The transition from hacking bed-lump to fully engaged routine-aphile is a long, slow process.  There comes a point about two weeks into a typical bout of bronchitis where I lose all good humor and go limp with despair.  The “I’ll never get well—I’m cursed with putrid lungs—Kill me now” kind of despair.  All my clothes are sweat through, all my dishes dirty in the sink, and all I want from the grocery store is junk that makes me even more comatose.  I’m convinced everyone I know has forgotten I even exist.  Even the cats slink away from me and hide in the closet.  It’s not a pretty picture.  The pity-pot is glued to my ass.

But I knew that phase was coming and watched for it.  I knew the chances were good that being sick would trigger bipolar symptoms, which just compounds the fun.  I’ve noticed fluttery spasms of anxiety and waves of depression that drift like clouds across the sun.  They catch me up short, a completely different experience than the sick-too-long slump.  But, so far, I’ve been able to just breathe through all these mental discomforts.  As soon as I could, I drove out to the little lake south of town and walked in the warm October sun.  Everything looks better with that jewel-blue sky above and the golden slant of light blazing against the wildflowers.

This week I returned to my water aerobics class.  The water welcomed me back, as did the folks in class, and even though I’m slow and still hacking, I’m not nearly as weak as I thought I’d be.  Then, I sat at the HyVee cafe with my Starbucks skinny latte and wrote.  The brain is rusty, and I’m exhausted when I go home, but pulling part of my routine back on feels right, necessary, and as cozy as pulling on my winter fleece.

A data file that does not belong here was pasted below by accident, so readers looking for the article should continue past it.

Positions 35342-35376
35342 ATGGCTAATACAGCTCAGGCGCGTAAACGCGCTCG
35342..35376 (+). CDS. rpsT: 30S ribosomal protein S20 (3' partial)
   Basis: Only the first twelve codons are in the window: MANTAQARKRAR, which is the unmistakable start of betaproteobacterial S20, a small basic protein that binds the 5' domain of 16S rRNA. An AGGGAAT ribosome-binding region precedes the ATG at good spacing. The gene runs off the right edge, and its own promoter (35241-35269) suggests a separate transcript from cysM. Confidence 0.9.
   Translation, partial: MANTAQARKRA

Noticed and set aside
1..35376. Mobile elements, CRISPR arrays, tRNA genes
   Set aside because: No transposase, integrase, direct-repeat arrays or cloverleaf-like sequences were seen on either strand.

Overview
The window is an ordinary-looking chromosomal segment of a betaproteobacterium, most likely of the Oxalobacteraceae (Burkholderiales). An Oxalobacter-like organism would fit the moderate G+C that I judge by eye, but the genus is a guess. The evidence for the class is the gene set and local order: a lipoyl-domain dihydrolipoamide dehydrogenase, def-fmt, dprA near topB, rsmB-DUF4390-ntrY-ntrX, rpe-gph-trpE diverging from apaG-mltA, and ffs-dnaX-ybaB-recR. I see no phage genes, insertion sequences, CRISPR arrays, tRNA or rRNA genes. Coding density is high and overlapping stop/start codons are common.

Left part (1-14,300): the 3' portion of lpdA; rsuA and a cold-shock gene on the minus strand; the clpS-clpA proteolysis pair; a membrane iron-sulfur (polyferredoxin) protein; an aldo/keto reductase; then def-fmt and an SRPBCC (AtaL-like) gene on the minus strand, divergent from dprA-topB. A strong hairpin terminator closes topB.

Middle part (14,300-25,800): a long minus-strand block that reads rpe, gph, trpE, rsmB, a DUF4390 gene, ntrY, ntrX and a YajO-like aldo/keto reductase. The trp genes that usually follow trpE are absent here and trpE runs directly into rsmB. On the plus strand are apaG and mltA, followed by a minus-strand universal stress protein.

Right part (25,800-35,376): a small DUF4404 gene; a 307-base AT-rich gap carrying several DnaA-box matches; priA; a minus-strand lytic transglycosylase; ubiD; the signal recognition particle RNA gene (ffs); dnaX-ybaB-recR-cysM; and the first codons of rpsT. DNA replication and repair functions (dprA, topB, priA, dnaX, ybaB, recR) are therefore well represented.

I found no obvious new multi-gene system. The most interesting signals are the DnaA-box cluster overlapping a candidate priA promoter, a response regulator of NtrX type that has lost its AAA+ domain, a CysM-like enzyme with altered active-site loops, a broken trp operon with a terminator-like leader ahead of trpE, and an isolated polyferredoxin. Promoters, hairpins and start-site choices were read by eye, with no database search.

We all carry unfortunate baggage.  I happen to have asthma, allergies and bipolar disorder.  They cause disruption.  I can guard against infection and monitor my thoughts, but they will still show up.  The only real defense I have is in how I respond to their effects.  Health lies in how I push against my old reactions and chose something else.  Something positive.  Something loving.  Recovery depends on unloading as much weight from those bags as possible.

So, tomorrow (my birthday!), I’ll greet my friends in the water.  I’ll climb into my truck, plug in my earbuds, and head for Des Moines where good coffee, a good movie, and time with my meditation buddies will fill my creative well.  The baggage is still there, but I’m carrying it a little easier these days.

Scuttled

handmade greeting card, collage artI spoke too soon the other day.  Not up from the deep just yet.  A common mistake.  This rapid cycling is tricksy, let’s a person break the surface for a bit, enough to gulp air, then the waters close over the top before a soul can recognize the drag back into the black.  An odd feeling this time of being altered, alien, apart.  Of moving in a different time zone than the people around me.  Of speaking a different dialect.  Again, that sly bipolar brain working its funky alchemy.

Another day of doing what I can, when I can.  Moving through the water with goggles and the sound of my breath bubbling underneath—yes.  Packing up chai and journal to sit next to the big library windows—probably.  Acting like a normal consumer by checking Staples and Wal-Mart off my list—maybe.  It all depends on the Sturm und Drang playing in the background—the bipolar soundtrack can hurt the ears sometimes.  And a body pillaged by fractured sleep and rusty nails in the joints.

But the bed is made, the litter boxes clean, the dishes washed.  It could be a start.  It could be enough.

A Different Kind of Vacation

handmade greeting cards, collage art

ø ø ø

I’m trying something different.  I’m taking a vacation from my life.

I don’t know if this is brilliant—a true Oprah “Ah Ha” inspiration—or a self-destructive twist of bipolar delusion.  I guess I’ll find out when I’m on the other side of it.